Passive investing has witnessed a surge in popularity, surpassing active investing in the U.S. However, this trend may undergo a transformation soon, suggests Jill Carey Hall, U.S. equity strategist at BofA Global Research.
According to data from BofA Global Research, the assets managed by passive funds have now exceeded those overseen by active funds. In 2009, active funds were responsible for 80% of the assets under management in the U.S., but currently, their share has dwindled to just 47%.
Active investing entails regular buying and selling of stocks or other investments, whereas passive investing revolves around the buy-and-hold strategy, minimizing the frequency of transactions. One prevalent form of passive investing is index investing, wherein investors allocate their funds to track a broad market index like the S&P 500 SPX.
Over the past few years, capital has been steadily flowing out of active funds and into passive funds. This shift can be attributed, in part, to the underwhelming performance of certain active funds. Furthermore, passive funds generally offer lower fees compared to their actively managed counterparts.
Nonetheless, Jill Carey Hall believes that the outflow of funds from active to passive strategies might now be approaching a tipping point. Recent data from BofA indicates a deceleration in this trend.
Interestingly, BofA Securities clients are now displaying an inclination towards purchasing individual stocks rather than exchange-traded funds (ETFs). Carey Hall attributes this shift to the emergence of platforms such as Robinhood and the hype surrounding meme stocks in recent years. These factors have attracted a new generation of stock pickers.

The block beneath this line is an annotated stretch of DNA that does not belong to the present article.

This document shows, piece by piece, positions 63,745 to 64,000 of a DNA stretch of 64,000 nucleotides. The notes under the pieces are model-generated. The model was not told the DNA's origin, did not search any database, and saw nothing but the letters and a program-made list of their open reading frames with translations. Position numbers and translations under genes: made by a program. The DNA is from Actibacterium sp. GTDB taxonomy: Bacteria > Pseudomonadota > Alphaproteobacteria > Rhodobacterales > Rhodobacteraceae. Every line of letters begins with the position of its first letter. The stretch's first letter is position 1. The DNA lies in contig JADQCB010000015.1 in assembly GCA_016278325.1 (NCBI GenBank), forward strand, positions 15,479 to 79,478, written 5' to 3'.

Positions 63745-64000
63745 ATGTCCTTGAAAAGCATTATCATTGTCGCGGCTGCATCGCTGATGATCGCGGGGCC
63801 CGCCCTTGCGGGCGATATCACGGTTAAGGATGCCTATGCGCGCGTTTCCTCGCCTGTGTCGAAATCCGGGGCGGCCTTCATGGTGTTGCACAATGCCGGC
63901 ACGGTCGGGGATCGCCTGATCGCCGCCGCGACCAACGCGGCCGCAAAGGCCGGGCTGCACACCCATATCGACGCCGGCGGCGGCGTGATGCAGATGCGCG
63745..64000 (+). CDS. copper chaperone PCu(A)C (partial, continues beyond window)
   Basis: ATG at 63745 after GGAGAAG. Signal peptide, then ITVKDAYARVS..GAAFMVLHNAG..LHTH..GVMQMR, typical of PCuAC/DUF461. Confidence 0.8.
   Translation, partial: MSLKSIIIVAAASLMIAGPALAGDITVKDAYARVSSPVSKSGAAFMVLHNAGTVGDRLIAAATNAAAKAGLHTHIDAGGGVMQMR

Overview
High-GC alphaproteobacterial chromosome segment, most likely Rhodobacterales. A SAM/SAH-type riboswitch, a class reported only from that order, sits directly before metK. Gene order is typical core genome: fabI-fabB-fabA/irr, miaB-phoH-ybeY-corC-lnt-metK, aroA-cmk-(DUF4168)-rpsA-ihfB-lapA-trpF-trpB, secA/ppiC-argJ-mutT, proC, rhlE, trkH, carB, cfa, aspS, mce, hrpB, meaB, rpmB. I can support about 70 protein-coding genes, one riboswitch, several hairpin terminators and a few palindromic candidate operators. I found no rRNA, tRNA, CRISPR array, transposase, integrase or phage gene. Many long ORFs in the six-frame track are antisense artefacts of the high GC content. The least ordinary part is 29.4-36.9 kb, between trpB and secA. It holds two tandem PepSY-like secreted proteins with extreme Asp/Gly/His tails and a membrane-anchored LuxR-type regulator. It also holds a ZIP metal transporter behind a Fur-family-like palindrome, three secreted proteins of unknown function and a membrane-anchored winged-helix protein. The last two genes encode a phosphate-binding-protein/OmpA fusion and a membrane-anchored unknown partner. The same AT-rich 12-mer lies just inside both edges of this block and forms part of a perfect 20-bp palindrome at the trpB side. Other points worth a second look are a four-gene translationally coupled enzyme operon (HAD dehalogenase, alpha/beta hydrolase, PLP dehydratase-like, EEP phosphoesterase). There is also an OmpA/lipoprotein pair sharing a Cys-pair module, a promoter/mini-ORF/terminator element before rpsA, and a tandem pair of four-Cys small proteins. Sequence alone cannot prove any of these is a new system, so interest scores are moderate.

In the current market climate, stock valuations are soaring, while major indexes exhibit significant dispersion. This implies that stocks do not necessarily move in tandem. According to Carey Hall, “Indexes consist of both undervalued and overvalued stocks, making it a conducive environment for stock picking.”
Expanding Market Leadership in 2024
While the stock market experienced significant growth last year, driven primarily by a few large-cap tech stocks, Carey Hall, an expert in the field, anticipates a broader market leadership in the coming year. According to her, when more stocks participate in the rally, the chances of selecting a high-performing stock also increase.
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Additionally, Carey Hall and her team forecast an increase in market volatility this year, which can be beneficial for those involved in stock picking.
Strategic Stock Selection
To navigate the potential risks associated with cap-weighted indexes, Carey Hall, alongside a group of BofA strategists, cautions investors. They highlight that while the S&P 500 is heavily concentrated in expensive mega-cap stocks, the Russell 2000 RUT, which focuses on small-cap equities, boasts a remarkable number of non-earners.
Carey Hall proposes focusing on stocks that demonstrate characteristics akin to traditional equity, rather than relying solely on market trends. She identifies certain sectors where stocks tend to behave differently, exhibiting lower correlation and wider performance spreads. On the flip side, there are sectors more heavily influenced by macroeconomic factors, causing stocks within those sectors to move similarly.
For instance, Carey Hall suggests that the healthcare sector displays less correlation and greater dispersion among stocks, making it an intriguing area for investment. Conversely, energy stocks often show high correlation due to their reliance on oil prices.
Furthermore, investors may want to consider high dividend-paying stocks according to Carey Hall’s advice. In an environment where short-term interest rates are at their peak, she believes that stocks offering attractive dividend yields above cash yields become particularly enticing.
In summary, Carey Hall predicts an expansion in market leadership for the year, encouraging investors to venture beyond the limited selection of mega-cap tech stocks. She recommends focusing on sectors with distinct stock behavior and considering high dividend-paying stocks in certain market conditions.